What’s a “Factoid”?
Jason Fenchuk on May 28, 2010 11:52 am
I was wondering if you could help clear up the meaning of the word factoid in everyday use? I was interrupted in a meeting after supposedly using the word incorrectly. So after a debate, we looked it up and were both correct. My interpretation followed the 2nd meaning of the definition according to Merriam-Webster and my colleague’s interpretation followed the 1st. But to me, they couldn’t seem to be more polar opposites?
Merriam-Webster gives these two definitions for factoid:
1 : an invented fact believed to be true because of its appearance in print
2 : a briefly stated and usually trivial fact
As often happens with new words that resemble more familiar words, factoid began with one meaning, “an invented fact,” but is now widely used to mean “a trivial, or little-known fact.”
The definitions given in the OED are closer to the original meaning of factoid as defined by Norman Mailer in 1973:
Factoids..that is, facts which have no existence before appearing in a magazine or newspaper, creations which are not so much lies as a product to manipulate emotion in the Silent Majority.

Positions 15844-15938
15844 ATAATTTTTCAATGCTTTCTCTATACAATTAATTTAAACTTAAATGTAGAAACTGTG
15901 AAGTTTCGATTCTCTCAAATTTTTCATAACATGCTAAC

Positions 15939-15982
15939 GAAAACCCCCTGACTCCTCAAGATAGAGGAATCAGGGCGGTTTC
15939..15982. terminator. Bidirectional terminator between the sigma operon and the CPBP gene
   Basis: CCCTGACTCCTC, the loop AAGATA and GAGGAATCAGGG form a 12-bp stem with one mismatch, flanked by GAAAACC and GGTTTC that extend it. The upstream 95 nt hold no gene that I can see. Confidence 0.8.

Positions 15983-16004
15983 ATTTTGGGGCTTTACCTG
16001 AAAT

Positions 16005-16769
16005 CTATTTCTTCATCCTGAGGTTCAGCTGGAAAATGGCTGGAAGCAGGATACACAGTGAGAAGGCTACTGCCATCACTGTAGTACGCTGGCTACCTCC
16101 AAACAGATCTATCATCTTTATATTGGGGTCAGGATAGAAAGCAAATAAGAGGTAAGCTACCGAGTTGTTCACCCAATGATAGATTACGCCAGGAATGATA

The OED definitions:
factoid: n. Something that becomes accepted as a fact, although it is not (or may not be) true; spec. an assumption or speculation reported and repeated so often that it is popularly considered true; a simulated or imagined fact.
adj. Of or having the character of a factoid, quasi-factual; spec. designating writing (esp. journalism) which contains a mixture of fact and supposition or invention presented as accepted fact.
I was surprised the first time I noticed the use of factoid to refer to actual facts: my local community television channel labeled a slide of facts about the vicinity “Factoids.” My reaction was “but that information is true!”
The suffix -oid is used in scientific terminology to form adjectives that have the sense “resembling, allied to,” and nouns with the sense of “something having the form or appearance of, something related or allied in structure, but not identical.” The suffix is from Greek eides, “form, shape.” An android, for example, is a robot that resembles a human being. (Greek andro, “human” + eides.
In ordinary usage, -oid is often added to words in order to make fun of something. A bungaloid, for example, is an ugly, cheaply-built unit of mass housing.
Although both definitions can be found in Webster, it seems to me to be the waste of a good word to use factoid with the sense of “brief factual item” when it provides such a useful word for the half-truths and opinions that pass for “facts” in much of the media. We already have the word trivia for “a trivial, or little-known fact.”
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